How could a bunch of essays possibly have this effect on academic performance? Is this replicable?
Melinda Karp is the assistant director for staff and institutional development at the Community College Research Center at Teachers College, Columbia University. She leads studies on interventions that can improve college completion. She calls Peterson's paper "intriguing." But, she adds, "I don't believe there are silver bullets for any of this in higher ed."
Peterson believes that formal goal-setting can especially help minority students overcome what's often called "stereotype threat," or, in other words, to reject the damaging belief that generalizations about ethnic-group academic performance will apply to them personally.
Karp agrees. "When you enter a new social role, such as entering college as a student, the expectations aren't always clear." There's a greater risk for students who may be academically underprepared or who lack role models. "Students need help not just setting vague goals but figuring out a plan to reach them."
The key for this intervention came at crunch time, says Peterson. "We increased the probability that students would actually take their exams and hand in their assignments." The act of goal-setting helped them overcome obstacles when the stakes were highest. "You don't have to be a genius to get through school; you don't even have to be that interested. But zeroes are deadly."
Karp has a theory for how this might be working. She says you often see at-risk students engage in self-defeating behavior "to save face."
"If you aren't sure you belong in college, and you don't hand in that paper," she explains, "you can say to yourself, 'That's because I didn't do the work, not because I don't belong here.' "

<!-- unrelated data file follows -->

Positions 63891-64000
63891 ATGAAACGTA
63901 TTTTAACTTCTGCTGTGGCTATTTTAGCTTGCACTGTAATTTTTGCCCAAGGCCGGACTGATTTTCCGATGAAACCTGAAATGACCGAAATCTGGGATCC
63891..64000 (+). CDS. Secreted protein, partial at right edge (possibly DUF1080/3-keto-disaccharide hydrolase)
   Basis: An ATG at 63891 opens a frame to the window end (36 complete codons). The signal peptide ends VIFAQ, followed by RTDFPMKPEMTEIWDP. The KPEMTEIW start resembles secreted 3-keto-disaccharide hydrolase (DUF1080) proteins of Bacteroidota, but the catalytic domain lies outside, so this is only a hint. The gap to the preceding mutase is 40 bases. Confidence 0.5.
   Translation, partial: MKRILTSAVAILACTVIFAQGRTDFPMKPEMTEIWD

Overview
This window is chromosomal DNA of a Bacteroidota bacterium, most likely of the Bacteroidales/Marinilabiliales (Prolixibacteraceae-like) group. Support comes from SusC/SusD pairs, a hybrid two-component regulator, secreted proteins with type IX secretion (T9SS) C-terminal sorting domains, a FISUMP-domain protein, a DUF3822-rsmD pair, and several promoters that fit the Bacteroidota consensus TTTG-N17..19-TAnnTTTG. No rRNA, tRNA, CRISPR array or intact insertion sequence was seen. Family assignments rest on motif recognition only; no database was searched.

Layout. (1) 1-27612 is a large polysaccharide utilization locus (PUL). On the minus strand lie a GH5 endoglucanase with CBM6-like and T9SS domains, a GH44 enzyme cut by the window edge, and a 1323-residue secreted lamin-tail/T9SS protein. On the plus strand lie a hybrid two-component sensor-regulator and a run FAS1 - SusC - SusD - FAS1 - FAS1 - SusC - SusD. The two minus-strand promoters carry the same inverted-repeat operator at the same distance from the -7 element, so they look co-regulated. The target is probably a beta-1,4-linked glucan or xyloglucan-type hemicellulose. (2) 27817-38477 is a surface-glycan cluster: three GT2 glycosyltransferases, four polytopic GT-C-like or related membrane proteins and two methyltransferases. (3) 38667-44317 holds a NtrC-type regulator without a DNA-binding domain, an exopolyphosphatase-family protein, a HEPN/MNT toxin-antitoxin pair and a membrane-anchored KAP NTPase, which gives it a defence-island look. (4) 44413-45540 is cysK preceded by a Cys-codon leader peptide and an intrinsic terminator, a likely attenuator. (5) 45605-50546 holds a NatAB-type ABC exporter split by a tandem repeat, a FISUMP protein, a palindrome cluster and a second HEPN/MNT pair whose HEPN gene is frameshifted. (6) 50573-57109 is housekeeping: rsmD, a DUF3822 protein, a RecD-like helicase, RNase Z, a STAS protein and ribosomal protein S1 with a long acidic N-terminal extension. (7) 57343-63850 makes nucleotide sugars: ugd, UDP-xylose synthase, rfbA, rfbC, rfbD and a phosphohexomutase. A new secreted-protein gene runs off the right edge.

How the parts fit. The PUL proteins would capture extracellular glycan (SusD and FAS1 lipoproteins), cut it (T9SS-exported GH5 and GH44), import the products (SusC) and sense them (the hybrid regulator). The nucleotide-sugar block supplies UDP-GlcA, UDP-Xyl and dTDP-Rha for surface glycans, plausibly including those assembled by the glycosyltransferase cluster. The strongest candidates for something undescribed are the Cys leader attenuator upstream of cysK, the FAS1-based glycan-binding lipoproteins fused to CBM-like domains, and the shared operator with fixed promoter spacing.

Writing down their internal motivations and connecting daily efforts to blue-sky goals may have helped these young people solidify their identities as students.
Brophy is testing versions of the self-authoring curriculum at two high schools in Rotterdam, and monitoring their psychological well-being, school attendance and tendency to procrastinate.
Early results are promising, she says: "It helps students understand what they really want to do."
SELF-PORTRAIT COLLAGE ASSIGNMENT
· A collage is a work of art that combines various materials to create a composition with visual unity.
· You may use a variety of materials from scraps of wallpaper to dried flowers.Magazines, newspapers, and photographs are commonly used, but the more creatively you use mixed media, the more inventive and intriguing your collage tends to be.
· Remember that art is the playground of free expression.
· Almost every work of art traces a concept and seeks unity of composition.In other words, artists are trying to exhibit some idea or communicate certain feelings.Your work of art is the vehicle for this idea or concept, insight or emotion.
· Be conscious of the overall effect you hope to achieve and the dominant impression you wish to impart.Emphasis is important and can be expressed in a variety of ways using a variety of techniques.Think elements of composition and design here.How might color or size or juxtaposition or repetition emphasize an idea or theme?
· Ultimately, only you can tell how to best express your concept.
· Visual art is music to the eyes, so make it dance.Think about how you might provide a rhythm to the work through the use of positive and negative space as well as size and color.How do the lines work?What shapes are created?How does one thing interrelate with another?How have you organized the overall composition?
· Make your collage dance to the beat of your own drum and reflect your own personal identity/worldview, and do all of this within the context of how you are shaped by culture and experience.Think deeply about who you are and how you got to be the way you are.Think about how you go about being in the world and of the people, places, things, and ideas that have influenced you.
· You may use any media you choose from newspaper on posterboard to multimedia, such as video, Powerpoint or other animated slide show software, Flash, webpage, etc.For multimedia creative projects, you have a time limit of 3 minutes or the length of one song (as long as it doesn’t exceed 7 minutes).
Ø What is it that makes me a unique individual?